Papyrus-RT/Developer/Design/0.8/Codegen High Level Overview
High-level view of the general transformation architecture
The code generator is implemented in XTend as a set of model to model transformations. The input model is an instance of a UML model with the UML-RT profile applied. The output model is an instance of a C++ language model. There is a set of specialized intermediate models where needed. The C++ language model writes itself to source code files which can then be compiled.
The code generator will provide a mechanism for overriding and customizing certain parts of the transformation algorithm.
Input Model and Toolset API
The code generator is implemented as a set of plugins that run within Eclipse. Papyrus-RT invokes the code generator with a function call, passing in the model elements to be generated.
More detail is provided in the Code Generator API
Intermediate models are a partial representation of a specific portion of the input model. The goal of an intermediate model is to allow a separation of concerns between the input model structure and generation of the source code.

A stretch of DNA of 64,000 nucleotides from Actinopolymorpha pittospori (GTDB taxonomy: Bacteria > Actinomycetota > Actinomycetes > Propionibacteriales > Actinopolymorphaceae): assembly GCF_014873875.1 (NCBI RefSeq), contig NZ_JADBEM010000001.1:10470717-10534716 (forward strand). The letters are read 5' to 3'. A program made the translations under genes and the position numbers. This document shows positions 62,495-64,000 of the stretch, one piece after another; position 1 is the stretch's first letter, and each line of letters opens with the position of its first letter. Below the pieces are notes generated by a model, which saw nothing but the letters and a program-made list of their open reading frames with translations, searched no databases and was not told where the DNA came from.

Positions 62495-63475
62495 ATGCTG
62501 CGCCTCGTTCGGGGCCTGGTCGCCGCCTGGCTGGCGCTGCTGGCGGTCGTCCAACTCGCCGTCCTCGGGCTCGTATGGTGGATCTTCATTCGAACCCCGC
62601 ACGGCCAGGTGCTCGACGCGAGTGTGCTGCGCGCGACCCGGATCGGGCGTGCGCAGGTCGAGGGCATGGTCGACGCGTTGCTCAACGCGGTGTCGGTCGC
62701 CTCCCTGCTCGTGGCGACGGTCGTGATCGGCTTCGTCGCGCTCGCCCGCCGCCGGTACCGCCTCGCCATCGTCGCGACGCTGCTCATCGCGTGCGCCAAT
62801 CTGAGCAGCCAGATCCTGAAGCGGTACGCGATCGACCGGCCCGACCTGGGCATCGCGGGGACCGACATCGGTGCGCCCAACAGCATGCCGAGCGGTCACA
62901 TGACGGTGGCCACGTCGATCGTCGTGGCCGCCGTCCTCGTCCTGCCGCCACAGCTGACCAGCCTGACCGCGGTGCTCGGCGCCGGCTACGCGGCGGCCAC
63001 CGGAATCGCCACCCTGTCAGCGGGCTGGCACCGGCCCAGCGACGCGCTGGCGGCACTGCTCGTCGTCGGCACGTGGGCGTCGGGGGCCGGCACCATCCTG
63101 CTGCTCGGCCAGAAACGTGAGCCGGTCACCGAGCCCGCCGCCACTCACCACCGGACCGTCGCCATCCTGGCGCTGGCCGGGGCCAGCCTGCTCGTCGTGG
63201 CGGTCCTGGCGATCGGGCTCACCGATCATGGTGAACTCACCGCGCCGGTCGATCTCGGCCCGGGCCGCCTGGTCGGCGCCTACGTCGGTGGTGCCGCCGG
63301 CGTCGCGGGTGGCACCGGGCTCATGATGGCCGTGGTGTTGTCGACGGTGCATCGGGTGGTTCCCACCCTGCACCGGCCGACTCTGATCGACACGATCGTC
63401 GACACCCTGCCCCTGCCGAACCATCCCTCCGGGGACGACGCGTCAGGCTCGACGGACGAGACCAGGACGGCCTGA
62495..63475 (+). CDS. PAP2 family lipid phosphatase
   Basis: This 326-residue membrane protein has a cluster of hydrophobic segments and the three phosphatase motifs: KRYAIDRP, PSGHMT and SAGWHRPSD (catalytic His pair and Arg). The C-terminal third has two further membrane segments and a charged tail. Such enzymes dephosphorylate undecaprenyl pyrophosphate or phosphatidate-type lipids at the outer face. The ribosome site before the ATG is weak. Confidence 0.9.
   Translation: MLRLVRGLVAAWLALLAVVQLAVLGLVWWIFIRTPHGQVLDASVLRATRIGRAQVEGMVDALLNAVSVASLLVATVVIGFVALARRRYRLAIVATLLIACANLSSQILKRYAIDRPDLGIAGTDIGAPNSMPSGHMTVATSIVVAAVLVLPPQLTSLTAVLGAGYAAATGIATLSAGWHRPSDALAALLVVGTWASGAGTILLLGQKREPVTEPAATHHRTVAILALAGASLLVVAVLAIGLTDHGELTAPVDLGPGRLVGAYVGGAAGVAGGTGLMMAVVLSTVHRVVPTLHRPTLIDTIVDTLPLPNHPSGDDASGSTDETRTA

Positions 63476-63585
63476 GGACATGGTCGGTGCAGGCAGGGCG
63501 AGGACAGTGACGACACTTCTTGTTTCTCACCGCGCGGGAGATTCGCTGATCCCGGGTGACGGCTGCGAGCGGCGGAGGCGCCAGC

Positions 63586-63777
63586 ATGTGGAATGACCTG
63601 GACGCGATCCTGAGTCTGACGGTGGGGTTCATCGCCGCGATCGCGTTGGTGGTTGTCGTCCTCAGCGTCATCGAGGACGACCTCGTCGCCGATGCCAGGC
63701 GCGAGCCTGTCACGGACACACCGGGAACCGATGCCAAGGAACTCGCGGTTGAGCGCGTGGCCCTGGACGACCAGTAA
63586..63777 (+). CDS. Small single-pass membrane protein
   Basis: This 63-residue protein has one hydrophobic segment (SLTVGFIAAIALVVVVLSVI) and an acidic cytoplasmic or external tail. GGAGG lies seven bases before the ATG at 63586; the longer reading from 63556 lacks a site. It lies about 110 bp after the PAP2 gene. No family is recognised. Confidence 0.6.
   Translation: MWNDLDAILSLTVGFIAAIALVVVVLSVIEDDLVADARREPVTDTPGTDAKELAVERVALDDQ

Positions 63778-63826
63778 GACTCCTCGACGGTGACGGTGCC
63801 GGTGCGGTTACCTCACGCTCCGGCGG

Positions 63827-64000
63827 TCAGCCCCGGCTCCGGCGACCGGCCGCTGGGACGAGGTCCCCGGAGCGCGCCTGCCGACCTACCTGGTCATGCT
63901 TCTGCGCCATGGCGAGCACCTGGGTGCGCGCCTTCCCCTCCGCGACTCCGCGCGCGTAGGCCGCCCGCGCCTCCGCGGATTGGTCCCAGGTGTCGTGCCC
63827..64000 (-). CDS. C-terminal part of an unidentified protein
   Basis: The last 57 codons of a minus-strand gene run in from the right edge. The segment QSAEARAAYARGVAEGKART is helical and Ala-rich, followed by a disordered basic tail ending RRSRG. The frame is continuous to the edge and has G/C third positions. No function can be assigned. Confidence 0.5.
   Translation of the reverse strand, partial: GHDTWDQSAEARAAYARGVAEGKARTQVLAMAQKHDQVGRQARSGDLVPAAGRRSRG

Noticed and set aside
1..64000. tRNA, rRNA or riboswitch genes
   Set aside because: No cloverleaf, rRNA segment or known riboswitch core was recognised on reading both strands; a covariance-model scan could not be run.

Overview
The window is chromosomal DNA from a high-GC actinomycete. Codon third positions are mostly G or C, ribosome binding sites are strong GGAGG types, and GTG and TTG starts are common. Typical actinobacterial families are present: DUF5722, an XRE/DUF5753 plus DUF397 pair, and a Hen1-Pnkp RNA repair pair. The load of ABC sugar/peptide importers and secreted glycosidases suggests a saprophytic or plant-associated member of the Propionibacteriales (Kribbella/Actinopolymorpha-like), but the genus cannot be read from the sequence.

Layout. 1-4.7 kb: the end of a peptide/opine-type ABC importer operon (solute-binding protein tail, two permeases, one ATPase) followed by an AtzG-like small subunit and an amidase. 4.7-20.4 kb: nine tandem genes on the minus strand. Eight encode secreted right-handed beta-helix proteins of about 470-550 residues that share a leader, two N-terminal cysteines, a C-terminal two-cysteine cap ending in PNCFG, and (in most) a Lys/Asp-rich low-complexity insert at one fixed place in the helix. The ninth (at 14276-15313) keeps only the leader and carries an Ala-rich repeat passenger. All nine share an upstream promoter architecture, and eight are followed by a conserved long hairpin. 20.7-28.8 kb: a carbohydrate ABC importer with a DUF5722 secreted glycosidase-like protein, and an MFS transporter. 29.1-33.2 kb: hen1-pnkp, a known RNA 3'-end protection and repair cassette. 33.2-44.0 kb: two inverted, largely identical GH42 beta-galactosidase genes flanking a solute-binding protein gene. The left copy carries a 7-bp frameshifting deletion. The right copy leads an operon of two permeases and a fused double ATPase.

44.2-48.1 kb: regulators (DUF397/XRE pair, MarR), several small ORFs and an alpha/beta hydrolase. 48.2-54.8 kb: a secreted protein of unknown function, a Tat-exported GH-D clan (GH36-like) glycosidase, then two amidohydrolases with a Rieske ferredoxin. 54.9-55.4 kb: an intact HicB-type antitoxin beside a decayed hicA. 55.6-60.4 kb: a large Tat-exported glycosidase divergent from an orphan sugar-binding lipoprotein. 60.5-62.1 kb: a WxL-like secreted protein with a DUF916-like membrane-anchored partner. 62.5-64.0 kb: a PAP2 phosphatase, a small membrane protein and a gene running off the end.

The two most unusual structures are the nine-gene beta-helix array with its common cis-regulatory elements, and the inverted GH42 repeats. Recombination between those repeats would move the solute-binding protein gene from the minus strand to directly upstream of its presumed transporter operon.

Intermediate models are an optional component in generator. If portions of the input model can be directly converted to the output model then there is no need to create an intermediate model for that aspect of generation.
For example, consider generation of connectors. If an input model has a connection that passes through a relay port then the code pattern will likely specify that the relay port be removed so that the end ports are directly connected. In this case we may choose to create a Port and Connector intermediate model as shown here.
Customizing the Code Generator
Intermediate models are also be useful when end users customize the code generation pattern. We should eventually create a customization debugger where the end users can visualize the intermediate model in order to observe the impact of their changes.
= Output Model =
The output model is the end of the model transformation pipeline. Other intermediate models are stages in the ultimate goal, which is to produce source code. The output model contains the logic to create source code files from the model elements.
The output model is useful for all source code languages, but it is especially useful for languages that generate the same information in multiple places. In C++ for example, member function signatures are generated in the header file and the implementation file. The end-user creates a single model element and the language model contains the logic for creating multiple files with the same content.
The output model implements file generation in a way that only modifies files when there is new content. This allows make-based builds to use the timestamp of the file to avoid compilation when the content has not changed.
Want to know more?
Check out our the detailed description of the transformation architecture.